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Old 05-06-2009, 12:40 AM
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Default Mig welding sheet-metal**

This thread was originally posted on the old site. The original thread with photos can be found here:

http://allmetalshaping.forumsdot.com....php?f=11&t=23

Please make all new posts for this thread on the new site...that is HERE. We will be working to get the photos moved over.



I think learning how to weld sheet metal properly is one of the most important things to learn.

Until recently acquiring a tig welder, I had to mig weld my panels because the mig was the only welder I had. A mig weld is a much more brittle weld and over hammering will lead into a cracked weld. However it is possible to produce a nice piece using your mig welder.

Here is a fender I mig welded.


20080426_2.JPG



I think if you are using a mig it is key to have the panel fitting perfectly first, to reduce the need of extensive hammering. Don't ask me how I know .

I will show you the method I used for welding the fender,on some scrap pieces of metal.

I start off by tacking in 3/4 inch increments.


20081018_27.JPG



I start in the center of the panel and work outward alternating sides with each tack. After every two or three tacks,I grind down the proud of the weld,using a cut-off wheel.


20081018_28.JPG



Next I will re-stretch the HAZ of the weld (heat effected zone) This is the blued area around the weld. All I do is using the dolly on method I give each tack a few light hits with my body hammer. On dolly stretches metal off dolly shrinks metal.


20081018_30.JPG



Now that I have the panel all tacked in place, I start filling in between the 3/4 inch tacks.



20081018_39.JPG


After I fill in the weld I grind down the proud of the weld and re-stretch the Haz of the weld the same as I have shown with the tacks.When welding between the tacks I still start in the center and alternate sides.

When welding in I place a tack let off of the stinger then I lay another tack 1/2 on the previous tack and so on and so on.When placing each tack you have to almost burn through before letting off of the stinger.This is to insure a full penetration weld.This will take some getting used to.Here is a picture of the back side of the weld.



20081018_31.JPG


Here is a picture of the panel welded up.



20081018_42.JPG


I also welded a panel up using the same principals except I did not re-stretch the haz of the weld.Here is the result.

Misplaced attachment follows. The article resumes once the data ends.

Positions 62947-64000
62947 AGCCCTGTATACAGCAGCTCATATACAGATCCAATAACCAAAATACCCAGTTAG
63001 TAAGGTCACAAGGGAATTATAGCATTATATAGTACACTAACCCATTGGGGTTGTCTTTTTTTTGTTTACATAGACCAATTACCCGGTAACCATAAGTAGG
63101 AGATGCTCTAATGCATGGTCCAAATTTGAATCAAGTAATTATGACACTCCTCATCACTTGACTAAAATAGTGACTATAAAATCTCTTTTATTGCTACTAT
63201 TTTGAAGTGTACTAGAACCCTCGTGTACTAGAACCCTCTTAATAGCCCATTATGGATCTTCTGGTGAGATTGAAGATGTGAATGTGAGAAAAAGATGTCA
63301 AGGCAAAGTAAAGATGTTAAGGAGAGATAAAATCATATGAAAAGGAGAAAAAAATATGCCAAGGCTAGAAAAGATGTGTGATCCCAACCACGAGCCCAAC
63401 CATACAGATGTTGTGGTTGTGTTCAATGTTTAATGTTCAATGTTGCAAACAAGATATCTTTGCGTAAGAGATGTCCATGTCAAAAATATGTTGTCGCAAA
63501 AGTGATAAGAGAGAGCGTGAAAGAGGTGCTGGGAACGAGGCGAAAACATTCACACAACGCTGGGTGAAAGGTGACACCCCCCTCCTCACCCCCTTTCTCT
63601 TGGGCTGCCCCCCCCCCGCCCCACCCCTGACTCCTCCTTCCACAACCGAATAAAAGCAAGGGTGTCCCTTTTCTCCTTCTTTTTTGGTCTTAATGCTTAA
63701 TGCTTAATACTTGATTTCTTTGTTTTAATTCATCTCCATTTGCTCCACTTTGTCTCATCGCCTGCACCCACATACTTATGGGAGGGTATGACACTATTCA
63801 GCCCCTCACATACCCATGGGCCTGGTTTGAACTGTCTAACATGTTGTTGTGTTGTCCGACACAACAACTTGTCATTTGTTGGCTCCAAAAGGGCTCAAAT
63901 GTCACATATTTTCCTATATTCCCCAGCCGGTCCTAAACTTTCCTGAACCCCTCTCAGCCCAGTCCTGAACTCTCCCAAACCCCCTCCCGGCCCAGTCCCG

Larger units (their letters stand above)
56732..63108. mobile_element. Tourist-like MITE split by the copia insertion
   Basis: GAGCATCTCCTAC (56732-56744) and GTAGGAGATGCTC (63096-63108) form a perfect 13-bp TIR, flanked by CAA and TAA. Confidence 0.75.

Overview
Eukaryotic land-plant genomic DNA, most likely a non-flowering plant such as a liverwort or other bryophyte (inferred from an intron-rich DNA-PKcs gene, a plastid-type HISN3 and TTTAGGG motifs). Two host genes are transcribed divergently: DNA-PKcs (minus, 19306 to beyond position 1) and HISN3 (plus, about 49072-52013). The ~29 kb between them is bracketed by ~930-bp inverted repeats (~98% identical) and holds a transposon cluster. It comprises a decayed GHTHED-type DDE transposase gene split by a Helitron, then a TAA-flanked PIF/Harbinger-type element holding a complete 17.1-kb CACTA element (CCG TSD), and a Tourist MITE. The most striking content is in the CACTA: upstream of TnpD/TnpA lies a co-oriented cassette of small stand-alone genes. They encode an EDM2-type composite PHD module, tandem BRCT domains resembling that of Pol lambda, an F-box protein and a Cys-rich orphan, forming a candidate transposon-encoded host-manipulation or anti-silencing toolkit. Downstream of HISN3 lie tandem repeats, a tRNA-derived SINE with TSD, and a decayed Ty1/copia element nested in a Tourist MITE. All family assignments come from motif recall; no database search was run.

20081018_48.JPG



I think it is pretty obvious which method works better.

This is just the method I found to work the best for me, I would love to see other methods if you do it differently.

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Old 07-27-2009, 11:41 AM
chris@whiterhino chris@whiterhino is offline
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Nice post, I think I am going to test this out today. It is hard sometimes to take your time and just just run a large bead. I guess everyone is like that at some point, I know I used to be. You have the frame of mind, "It will not warp on me." Like you have some super human ability to control it warping or not!
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Old 07-27-2009, 06:03 PM
David Gardiner David Gardiner is offline
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I would be interested to know how much time it takes to weld and dress out an area like the one on the wing (fender) I know that it is a long drawn out process which will be worth while if a mig is all you possess but gas welding will give a much quicker and more workable result.
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Old 07-27-2009, 07:41 PM
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David

It is a slow process about an hour a foot.As you know If you hammer on a mig weld it will crack.So you have to keep up with it on every 3/4 of a inch of weld,there is hardly any hammering

If all you have is a mig welder it will work.Not the preferred method but sometime you have do what you have to do.

I have moved on to tig know but still use the same method.
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Old 07-27-2009, 07:42 PM
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Post your results Chris.
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Old 07-28-2009, 01:51 AM
chris@whiterhino chris@whiterhino is offline
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Quote:
Originally Posted by jhnarial View Post
Post your results Chris.

I'm sorry man, I have FAILED you again Lord Vader...(in my best Star Voice) I didn't get a chance to do that tonight, I was simply just to busy. I will try it tomorrow.
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Old 07-28-2009, 09:17 AM
David Gardiner David Gardiner is offline
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Quote:
Originally Posted by jhnarial View Post
David

It is a slow process about an hour a foot.As you know If you hammer on a mig weld it will crack.So you have to keep up with it on every 3/4 of a inch of weld,there is hardly any hammering

If all you have is a mig welder it will work.Not the preferred method but sometime you have do what you have to do.